Through Glass Via Package Enables WSP Power and RF Switching
A new era of high-performance RF and power switching products has begun. Corning Incorporated and Menlo Micro today announced a major milestone in the development of Menlo's revolutionary Digital-Micro-Switch (DMS) technology platform. The two companies have demonstrated the successful integration of Through Glass Via (TGV) packaging technology, enabling the expansion of Menlo's high-performance RF and power products to ultra-small wafer scale packaging (WSP).
Using TGV packaging, Menlo is developing RF products covering bandwidths from dc to 18GHz, with the capability and roadmap to extend beyond 50GHz. The DMS platform enables dozens of high value applications for RF and ac-dc products, covering such diverse markets as battery management, home automation, electric vehicles, military and professional radios, wireless base stations and IoT.
TGV allows Menlo to shrink the size of its products by more than 60 percent compared to traditional wire-bond packaging technologies, making it particularly well-suited for applications where increased channel density and reduction of size, weight, power, and cost are critical. Menlo Micro will demonstrate this technology at the IEEE MTT International Microwave Symposium this week in Philadelphia.
In addition to the significant size reduction, TGV brings major benefits in performance to Menlo's DMS products. By eliminating wire bonds and replacing them with short, well-controlled metallized vias, Menlo is now able to reduce package parasitics by more than 75 percent. This allows support for increasingly higher frequencies, which are becoming more and more important in advanced wireless communications systems, test instrumentation, and numerous aerospace and defense applications.
Additionally, the unique properties of glass versus legacy substrate materials like silicon enable lower RF losses and higher linearity, which translates into lower power consumption and higher overall efficiency.
"The initial decision we made to develop our DMS technology as a metal-to-metal contact switch on a glass substrate was critical to ensure performance," said Chris Keimel, CTO at Menlo Micro. "Our switch is extremely broadband - able to operate from dc to beyond 50GHz - but packaging has always been a limitation. By moving to TGV we have eliminated the unnecessary interconnects that had been limiting performance.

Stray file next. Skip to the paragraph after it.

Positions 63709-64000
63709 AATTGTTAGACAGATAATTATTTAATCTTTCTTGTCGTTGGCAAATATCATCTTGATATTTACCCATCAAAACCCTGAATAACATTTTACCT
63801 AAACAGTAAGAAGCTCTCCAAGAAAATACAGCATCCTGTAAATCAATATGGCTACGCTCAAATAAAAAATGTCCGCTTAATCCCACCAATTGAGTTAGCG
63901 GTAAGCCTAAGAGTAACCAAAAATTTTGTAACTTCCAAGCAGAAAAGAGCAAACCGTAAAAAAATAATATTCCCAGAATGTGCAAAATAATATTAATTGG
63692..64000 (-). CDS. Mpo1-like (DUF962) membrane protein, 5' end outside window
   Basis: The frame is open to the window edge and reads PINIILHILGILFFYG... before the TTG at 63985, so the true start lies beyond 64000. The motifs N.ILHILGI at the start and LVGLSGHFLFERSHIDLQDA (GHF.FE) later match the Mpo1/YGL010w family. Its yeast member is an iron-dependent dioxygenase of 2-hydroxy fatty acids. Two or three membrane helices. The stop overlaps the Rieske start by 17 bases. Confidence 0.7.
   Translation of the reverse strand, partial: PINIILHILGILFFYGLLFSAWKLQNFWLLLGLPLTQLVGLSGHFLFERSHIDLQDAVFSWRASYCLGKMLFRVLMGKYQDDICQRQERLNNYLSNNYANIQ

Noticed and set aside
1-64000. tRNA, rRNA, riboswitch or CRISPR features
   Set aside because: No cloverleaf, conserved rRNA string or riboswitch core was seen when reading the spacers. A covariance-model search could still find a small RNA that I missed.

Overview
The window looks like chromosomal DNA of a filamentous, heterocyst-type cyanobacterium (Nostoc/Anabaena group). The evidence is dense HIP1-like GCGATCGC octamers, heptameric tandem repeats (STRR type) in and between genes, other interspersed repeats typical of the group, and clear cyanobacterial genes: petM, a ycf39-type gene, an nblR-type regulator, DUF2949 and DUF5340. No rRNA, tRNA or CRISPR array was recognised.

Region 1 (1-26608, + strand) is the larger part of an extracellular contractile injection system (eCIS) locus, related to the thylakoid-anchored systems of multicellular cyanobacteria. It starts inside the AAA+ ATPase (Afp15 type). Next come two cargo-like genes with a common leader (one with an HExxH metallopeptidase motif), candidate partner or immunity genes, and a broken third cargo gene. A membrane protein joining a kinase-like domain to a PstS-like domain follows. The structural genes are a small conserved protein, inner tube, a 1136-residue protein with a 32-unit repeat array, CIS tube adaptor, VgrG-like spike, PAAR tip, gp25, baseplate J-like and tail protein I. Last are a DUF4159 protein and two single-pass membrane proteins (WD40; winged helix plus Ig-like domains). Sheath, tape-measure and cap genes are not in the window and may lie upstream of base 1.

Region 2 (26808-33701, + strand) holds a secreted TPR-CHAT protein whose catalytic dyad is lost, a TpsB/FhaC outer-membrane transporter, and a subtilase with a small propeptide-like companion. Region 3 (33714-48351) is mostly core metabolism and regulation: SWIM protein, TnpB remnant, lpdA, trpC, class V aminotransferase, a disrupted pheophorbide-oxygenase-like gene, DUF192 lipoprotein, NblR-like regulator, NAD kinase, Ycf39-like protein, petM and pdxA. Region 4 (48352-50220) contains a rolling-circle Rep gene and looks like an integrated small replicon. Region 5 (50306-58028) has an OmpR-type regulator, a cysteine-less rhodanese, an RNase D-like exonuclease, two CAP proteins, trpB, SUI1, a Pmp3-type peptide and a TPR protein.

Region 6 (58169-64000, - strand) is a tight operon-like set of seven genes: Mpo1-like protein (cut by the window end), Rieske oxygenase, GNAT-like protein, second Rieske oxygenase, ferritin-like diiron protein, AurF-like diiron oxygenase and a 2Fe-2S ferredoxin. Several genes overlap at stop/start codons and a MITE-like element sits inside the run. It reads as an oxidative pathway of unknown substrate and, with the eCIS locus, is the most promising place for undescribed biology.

"More importantly, as our partner and investor, Corning delivered a high-performance via in glass, and our hermeticity and reliability requirements are also achieved. This will allow us to push our product roadmap into new markets. We are substantially increasing performance and reducing overall size and cost to levels that will be truly transformative to many applications," concluded Keimel.
Using proprietary materials, designs and wafer-level processing techniques, Menlo's DMS technology has demonstrated reliability in real-life applications (typically exceeding 10 billion switching operations with a roadmap to exceed 20 billion), all while handling hundreds of volts and tens of amps of current.
Menlo was launched in December 2016 with funding from GE, Paladin Capital, Microsemi, and Corning. Menlo has been focused on building its infrastructure and investing in the expansion of its manufacturing base, resulting in a broader portfolio of products and increased fabrication capacity to meet customer demands.
"We are very excited to see our relationship with Menlo continue to grow with the adoption of TGV technology," said Corning Precision Glass Solutions Division Vice President David Velasquez. "Together, we have demonstrated the ability to make hundreds of thousands of vias in glass wafers.
"We've also developed a proprietary via design and process to provide hermetic, copper interconnects that enable high reliability and reduced package size. This marks a major step toward the mass-production readiness of TGV," Velasquez added.
Menlo's unique approach to solving problems through advanced material science allows it to offer unprecedented power handling (kilowatts) in a micromechanical device with superior electrical performance, size, cost, and reliability as compared to both traditional electromechanical relays and solid-state devices.